All surface seismic data has velocity information built into it in the way of stacking velocities. From these stacking velocities, estimates of interval velocities can be determined. We have developed a quantitative technique for determining formation pore pressures from the relative changes in these velocities.

From the stacking velocity data, we develop curves which we refer to as ITT (Interval Transit Time) curves. The ITT curves are generated at the proposed location and are correlated to offset location curves to calibrate velocities. Offset location pore pressures are determined and are combined with structural geology to predict anticipated pore pressures of the proposed wellbore. With these curves, in conjunction with geological information to determine structural changes, and offset logs to determine pore pressures in offsets, we can predict pore pressures to be encountered in a proposed wellbore.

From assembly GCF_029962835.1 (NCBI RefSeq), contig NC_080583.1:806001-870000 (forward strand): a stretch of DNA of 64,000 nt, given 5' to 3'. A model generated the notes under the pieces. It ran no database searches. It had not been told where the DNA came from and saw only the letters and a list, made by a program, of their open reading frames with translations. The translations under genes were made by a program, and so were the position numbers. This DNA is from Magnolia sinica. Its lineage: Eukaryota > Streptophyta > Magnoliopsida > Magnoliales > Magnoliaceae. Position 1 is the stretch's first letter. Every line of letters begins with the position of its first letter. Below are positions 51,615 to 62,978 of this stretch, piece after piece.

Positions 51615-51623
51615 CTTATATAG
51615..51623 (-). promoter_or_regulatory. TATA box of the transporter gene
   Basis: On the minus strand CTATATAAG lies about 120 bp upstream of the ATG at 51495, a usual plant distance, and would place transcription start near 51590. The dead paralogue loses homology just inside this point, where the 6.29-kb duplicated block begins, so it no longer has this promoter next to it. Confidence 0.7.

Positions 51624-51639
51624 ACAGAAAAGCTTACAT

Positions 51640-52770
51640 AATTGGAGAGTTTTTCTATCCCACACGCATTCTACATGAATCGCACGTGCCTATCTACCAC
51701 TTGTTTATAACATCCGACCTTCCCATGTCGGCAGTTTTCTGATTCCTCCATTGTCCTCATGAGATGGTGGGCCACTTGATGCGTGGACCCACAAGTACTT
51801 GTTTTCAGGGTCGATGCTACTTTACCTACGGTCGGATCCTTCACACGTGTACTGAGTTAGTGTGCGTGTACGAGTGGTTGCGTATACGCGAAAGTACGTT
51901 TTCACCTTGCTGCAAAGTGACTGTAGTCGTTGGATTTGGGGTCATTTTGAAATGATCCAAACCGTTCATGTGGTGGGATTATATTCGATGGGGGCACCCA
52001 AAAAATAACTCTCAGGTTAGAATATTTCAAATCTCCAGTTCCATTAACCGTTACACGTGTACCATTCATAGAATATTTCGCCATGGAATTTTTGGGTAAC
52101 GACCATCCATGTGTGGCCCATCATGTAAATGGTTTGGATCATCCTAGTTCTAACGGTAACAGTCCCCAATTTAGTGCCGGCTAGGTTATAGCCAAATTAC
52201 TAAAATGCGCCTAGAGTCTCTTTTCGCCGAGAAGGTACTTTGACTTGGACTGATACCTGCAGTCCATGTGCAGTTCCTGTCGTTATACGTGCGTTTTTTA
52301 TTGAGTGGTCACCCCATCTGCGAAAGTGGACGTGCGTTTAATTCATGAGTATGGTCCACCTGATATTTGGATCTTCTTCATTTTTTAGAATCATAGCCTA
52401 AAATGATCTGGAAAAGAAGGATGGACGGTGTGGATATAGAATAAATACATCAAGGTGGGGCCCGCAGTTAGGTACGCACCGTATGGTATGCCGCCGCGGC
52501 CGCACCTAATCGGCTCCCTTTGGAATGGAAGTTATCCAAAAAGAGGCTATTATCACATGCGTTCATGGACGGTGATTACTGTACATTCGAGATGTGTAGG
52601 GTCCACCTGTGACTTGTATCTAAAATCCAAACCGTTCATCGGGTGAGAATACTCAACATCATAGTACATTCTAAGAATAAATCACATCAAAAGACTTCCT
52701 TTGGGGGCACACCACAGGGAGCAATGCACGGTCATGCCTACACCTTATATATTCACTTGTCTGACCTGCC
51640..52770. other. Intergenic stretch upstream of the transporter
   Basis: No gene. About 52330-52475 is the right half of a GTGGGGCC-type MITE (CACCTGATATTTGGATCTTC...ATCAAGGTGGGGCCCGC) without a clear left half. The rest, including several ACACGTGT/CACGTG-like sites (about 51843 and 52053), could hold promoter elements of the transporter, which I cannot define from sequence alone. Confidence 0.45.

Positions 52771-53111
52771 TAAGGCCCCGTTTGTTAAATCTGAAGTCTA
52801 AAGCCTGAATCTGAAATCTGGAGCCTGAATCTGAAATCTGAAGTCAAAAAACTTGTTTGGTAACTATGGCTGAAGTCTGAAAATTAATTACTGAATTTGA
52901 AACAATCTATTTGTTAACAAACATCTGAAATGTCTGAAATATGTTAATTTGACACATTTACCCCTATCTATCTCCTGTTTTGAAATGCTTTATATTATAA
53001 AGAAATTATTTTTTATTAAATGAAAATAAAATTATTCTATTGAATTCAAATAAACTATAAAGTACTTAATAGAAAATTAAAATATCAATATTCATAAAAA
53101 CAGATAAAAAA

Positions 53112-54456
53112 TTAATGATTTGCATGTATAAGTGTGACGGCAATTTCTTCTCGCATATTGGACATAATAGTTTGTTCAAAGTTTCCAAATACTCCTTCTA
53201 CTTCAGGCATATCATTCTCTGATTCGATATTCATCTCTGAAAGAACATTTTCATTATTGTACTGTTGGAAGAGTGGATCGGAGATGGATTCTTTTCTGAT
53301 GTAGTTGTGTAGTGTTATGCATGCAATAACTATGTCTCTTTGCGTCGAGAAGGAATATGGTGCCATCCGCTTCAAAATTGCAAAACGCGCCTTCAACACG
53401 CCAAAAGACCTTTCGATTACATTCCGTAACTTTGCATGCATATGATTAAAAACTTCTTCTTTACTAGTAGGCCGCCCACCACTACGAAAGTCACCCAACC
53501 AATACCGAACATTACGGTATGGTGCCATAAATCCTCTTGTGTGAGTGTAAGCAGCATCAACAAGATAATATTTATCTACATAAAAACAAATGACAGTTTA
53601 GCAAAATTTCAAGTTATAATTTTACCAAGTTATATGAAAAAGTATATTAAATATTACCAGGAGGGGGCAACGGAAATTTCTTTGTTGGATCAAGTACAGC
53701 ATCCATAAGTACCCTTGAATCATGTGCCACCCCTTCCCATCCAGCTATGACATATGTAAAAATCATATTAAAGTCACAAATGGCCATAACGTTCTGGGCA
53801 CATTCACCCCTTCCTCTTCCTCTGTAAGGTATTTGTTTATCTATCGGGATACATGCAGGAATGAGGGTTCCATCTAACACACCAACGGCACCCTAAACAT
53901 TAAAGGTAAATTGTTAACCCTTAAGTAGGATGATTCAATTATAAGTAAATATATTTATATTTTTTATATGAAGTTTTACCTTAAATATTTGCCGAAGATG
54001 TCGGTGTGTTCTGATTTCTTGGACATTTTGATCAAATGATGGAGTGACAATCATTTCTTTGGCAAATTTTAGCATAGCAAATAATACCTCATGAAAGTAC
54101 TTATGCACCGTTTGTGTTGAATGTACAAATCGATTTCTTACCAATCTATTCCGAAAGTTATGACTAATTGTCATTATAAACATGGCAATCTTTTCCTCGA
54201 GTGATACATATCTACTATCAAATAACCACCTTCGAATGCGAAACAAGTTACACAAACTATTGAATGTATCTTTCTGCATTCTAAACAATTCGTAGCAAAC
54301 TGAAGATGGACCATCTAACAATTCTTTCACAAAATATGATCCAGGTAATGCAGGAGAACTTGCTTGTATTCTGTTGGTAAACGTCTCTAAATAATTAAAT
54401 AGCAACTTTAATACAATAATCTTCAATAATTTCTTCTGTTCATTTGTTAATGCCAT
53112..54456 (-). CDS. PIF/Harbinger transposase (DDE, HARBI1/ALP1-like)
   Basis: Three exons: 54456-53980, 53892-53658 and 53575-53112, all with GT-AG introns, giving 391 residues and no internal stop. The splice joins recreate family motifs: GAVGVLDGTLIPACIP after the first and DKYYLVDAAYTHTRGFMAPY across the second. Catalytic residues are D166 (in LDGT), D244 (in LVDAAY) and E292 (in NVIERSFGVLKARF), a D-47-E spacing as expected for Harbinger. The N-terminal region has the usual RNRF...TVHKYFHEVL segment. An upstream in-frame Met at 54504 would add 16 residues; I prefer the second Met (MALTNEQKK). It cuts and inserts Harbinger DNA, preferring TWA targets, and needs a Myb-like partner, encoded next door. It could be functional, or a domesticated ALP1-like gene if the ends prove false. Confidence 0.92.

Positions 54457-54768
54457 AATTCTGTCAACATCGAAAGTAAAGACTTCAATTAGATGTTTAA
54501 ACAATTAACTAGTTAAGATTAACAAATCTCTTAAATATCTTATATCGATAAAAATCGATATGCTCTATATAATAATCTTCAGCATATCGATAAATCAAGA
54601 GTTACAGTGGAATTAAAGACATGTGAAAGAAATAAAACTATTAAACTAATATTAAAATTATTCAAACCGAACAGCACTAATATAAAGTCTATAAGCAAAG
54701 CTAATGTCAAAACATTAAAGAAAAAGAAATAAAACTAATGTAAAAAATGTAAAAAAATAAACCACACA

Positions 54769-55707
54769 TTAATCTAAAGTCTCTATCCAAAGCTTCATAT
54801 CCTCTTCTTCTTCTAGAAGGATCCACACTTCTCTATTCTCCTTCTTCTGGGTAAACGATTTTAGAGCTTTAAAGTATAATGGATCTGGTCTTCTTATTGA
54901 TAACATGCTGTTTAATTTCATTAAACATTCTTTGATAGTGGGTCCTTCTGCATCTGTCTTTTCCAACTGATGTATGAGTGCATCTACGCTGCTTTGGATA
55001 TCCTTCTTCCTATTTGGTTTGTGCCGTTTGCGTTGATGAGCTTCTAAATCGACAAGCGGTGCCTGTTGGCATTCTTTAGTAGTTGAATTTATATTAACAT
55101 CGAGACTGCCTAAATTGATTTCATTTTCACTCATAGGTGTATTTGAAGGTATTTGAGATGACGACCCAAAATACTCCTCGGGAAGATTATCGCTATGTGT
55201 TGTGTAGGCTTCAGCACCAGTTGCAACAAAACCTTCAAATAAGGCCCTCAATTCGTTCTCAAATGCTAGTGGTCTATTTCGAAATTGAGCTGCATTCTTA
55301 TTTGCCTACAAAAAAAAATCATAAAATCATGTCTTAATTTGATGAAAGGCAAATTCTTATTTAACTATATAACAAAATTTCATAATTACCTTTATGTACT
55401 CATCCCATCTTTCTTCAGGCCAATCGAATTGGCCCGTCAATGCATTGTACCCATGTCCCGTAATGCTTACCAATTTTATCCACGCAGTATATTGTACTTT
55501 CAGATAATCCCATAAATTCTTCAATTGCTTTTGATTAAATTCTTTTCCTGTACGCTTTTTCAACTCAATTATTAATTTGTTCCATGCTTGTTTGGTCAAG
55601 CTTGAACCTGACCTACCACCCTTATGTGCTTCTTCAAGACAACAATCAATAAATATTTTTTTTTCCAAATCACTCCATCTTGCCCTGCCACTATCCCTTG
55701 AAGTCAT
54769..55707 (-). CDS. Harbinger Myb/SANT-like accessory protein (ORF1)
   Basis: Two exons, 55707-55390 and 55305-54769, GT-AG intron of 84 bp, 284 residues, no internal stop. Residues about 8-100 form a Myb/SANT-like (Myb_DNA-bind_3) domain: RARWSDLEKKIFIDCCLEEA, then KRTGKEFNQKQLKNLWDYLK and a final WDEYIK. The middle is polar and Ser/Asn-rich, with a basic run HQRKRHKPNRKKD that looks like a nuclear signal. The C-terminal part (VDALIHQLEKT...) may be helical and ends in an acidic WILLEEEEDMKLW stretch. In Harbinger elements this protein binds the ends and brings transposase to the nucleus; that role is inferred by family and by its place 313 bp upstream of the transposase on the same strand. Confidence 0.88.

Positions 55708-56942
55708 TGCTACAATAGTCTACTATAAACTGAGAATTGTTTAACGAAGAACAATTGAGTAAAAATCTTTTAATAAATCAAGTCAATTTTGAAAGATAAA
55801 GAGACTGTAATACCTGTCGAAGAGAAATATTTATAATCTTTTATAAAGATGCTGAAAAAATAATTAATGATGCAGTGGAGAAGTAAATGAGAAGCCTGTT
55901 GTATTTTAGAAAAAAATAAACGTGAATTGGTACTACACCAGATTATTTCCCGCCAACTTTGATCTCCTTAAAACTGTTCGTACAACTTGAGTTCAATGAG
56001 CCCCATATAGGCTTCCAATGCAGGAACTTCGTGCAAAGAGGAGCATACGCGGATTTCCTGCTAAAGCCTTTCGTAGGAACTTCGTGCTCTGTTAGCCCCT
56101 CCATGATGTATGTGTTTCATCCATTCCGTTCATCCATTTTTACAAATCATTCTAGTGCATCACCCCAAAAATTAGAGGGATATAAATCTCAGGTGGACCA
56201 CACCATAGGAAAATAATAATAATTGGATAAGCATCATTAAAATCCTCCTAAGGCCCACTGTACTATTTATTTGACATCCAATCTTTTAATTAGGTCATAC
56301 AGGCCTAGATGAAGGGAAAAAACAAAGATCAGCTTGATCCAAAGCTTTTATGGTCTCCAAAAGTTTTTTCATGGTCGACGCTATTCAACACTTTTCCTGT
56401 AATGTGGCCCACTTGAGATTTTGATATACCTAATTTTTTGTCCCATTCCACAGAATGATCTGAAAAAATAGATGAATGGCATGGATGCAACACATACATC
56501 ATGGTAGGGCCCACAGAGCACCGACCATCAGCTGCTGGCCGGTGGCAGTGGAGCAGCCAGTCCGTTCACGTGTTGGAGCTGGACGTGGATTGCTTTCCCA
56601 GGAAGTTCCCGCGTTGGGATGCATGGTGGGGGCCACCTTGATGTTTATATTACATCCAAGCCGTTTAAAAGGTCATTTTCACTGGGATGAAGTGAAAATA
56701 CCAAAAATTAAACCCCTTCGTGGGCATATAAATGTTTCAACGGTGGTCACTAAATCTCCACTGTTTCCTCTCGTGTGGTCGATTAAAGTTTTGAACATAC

To date, we have made such predictions of pore pressure in approximately 20 exploratory wells on the gulf coast prior to their drilling, with excellent results. We will graphically show results on a number of these wells comparing both the mud weights required, as dictated by hole conditions, and the actual pore pressures encountered. Our statistics within Chevron, on the Gulf Coast, indicate that proposed casing programs are adequate for the needs of an exploratory well:

29% of the time if offset casing programs are used,

65% of the time if detailed geological information is used,

>95% of the time if ITT data is also incorporated.

Significant dollars can be saved and increased success in reaching objectives can be realized when pore pressures can be anticipated prior to drilling a well. This technique offers the opportunity to do so.

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